The Streak was more than just that

RONALD REAGAN was our President in 1984. Jim Walden was our coach. Tina Turner's "What's Love Got to Do With It?" was the No. 1 song. Dynasty was the highest rated TV show. And on September 15 of that year, Washington State failed to score against Ohio State.

It would be the final time a Cougar football team was held scoreless for nearly a quarter of a century.

Two-hundred-eighty games ago.

It is — or rather was — the second-longest streak in the nation, just behind Michigan's 295 that also started in 1984. To WSU fans it was known simply as "the Streak."

CRIMSON COMMENTARY

The Cougar Nation lost much more than a game on Saturday. Southern Cal's 69-0 defeat of Wazzu was brutally humiliating on a variety of levels, but saying goodbye to the Streak hurts the most.

The Streak was more than a statistical oddity.

It was a bridge of Cougar Pride that carried us over troubled waters — say the 1998-2000 seasons — back to dry land. We have always suffered our periods of indignities, but the Streak was as stable and sure as the Bryan Clock Tower.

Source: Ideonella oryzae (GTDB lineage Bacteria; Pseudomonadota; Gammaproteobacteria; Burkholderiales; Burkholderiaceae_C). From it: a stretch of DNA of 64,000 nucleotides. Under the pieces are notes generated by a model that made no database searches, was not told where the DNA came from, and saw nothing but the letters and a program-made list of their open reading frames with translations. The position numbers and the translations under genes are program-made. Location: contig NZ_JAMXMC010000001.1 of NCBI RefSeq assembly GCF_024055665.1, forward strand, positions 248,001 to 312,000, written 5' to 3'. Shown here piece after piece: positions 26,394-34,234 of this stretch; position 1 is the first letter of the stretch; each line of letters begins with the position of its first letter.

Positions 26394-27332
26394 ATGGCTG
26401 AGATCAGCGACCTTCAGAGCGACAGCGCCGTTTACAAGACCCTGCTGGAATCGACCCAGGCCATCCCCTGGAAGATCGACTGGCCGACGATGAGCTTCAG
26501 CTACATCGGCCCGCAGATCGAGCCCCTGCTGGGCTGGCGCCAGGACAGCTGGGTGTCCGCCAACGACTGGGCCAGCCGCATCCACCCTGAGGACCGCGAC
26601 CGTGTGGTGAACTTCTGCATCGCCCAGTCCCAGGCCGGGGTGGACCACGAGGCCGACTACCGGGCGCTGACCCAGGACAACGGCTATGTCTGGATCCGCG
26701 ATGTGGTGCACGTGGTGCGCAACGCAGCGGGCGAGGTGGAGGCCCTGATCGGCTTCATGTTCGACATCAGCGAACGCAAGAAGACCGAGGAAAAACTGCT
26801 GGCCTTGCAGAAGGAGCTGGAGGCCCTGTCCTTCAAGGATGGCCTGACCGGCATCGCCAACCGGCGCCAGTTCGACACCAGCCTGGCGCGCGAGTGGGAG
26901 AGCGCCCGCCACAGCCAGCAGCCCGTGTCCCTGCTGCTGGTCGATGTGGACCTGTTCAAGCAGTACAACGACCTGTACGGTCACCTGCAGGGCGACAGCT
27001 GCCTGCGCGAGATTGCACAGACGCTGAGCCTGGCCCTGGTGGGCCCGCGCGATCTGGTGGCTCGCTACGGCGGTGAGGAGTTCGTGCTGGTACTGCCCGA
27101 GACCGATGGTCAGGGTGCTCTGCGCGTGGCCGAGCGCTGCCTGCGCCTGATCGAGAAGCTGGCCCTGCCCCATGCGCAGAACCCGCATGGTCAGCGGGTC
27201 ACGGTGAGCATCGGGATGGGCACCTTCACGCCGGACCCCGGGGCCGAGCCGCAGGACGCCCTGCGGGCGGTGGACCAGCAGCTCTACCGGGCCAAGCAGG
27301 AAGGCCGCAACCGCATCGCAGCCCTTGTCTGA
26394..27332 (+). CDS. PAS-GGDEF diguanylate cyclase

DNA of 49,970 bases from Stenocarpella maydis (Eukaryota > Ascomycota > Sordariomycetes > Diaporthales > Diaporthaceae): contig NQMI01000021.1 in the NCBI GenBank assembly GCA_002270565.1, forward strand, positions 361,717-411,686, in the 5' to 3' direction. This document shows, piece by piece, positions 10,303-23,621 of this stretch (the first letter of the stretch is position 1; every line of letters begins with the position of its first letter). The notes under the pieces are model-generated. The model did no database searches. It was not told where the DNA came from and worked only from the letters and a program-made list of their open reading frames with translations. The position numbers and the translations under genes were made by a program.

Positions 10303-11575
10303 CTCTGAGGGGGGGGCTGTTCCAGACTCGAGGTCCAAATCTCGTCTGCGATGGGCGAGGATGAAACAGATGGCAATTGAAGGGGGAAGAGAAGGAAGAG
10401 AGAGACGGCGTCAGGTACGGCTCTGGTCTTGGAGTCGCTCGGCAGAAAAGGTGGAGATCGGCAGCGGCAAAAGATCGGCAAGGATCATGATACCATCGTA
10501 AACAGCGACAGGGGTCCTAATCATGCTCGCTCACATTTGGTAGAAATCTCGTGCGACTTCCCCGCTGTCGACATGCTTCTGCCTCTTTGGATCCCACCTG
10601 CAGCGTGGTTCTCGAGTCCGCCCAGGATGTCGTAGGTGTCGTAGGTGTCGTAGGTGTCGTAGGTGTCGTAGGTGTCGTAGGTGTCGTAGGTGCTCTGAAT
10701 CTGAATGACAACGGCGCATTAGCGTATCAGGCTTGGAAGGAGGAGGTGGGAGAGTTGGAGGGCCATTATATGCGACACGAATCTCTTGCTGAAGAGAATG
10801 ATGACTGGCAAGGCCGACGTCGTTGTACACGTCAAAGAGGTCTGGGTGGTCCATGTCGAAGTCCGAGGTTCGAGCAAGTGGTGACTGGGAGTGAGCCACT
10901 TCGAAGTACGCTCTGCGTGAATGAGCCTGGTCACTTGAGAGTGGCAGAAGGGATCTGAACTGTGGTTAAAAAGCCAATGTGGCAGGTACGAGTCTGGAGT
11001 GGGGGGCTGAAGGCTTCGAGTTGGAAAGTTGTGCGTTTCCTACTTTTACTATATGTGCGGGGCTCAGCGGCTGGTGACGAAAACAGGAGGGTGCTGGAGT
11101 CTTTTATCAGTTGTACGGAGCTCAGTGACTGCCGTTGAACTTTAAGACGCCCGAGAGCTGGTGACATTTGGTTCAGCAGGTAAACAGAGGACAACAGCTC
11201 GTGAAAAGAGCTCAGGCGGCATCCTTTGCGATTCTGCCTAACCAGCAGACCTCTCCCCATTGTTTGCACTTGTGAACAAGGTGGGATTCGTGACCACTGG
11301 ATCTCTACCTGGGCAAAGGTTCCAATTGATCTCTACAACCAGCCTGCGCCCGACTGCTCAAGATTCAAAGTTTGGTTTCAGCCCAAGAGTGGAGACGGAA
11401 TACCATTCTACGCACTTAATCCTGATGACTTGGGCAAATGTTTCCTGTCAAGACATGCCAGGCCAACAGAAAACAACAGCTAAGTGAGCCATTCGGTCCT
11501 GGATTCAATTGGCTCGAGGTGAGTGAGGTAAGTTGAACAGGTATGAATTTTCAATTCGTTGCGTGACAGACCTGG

What was even more remarkable about the Streak is that over the course of 25 seasons, it was only seriously threatened seven times — the number of games when a lone field goal kept a goose-egg off of the good guys' side of the scoreboard.

We might not always know how to win at WSU, but we always know how to score.

I held no illusions of a victory against USC. Indeed, for the first season in my 40 years of following Cougar football, I sadly no longer expect miracles. But I'd always envisioned that should the Streak ever end (and I never truly believed it would), it would go out with a dramatic roar. A field goal attempt slightly wide-right; a dropped pass in the corner of the end zone.

The fact that it ended with an impotent whimper is a truck load of salt on the wound. The Streak deserved to go out with raised bayonets, not white flags.

The Streak had become as much a part of Cougar lore as Lone Star, Babe, and the Throwin' Samoan. Its intangible importance to a now-starving Cougar Nation is hard to explain. But I thought those of us who "get" what being a Cougar means certainly understood.

Apparently, not all of us did.


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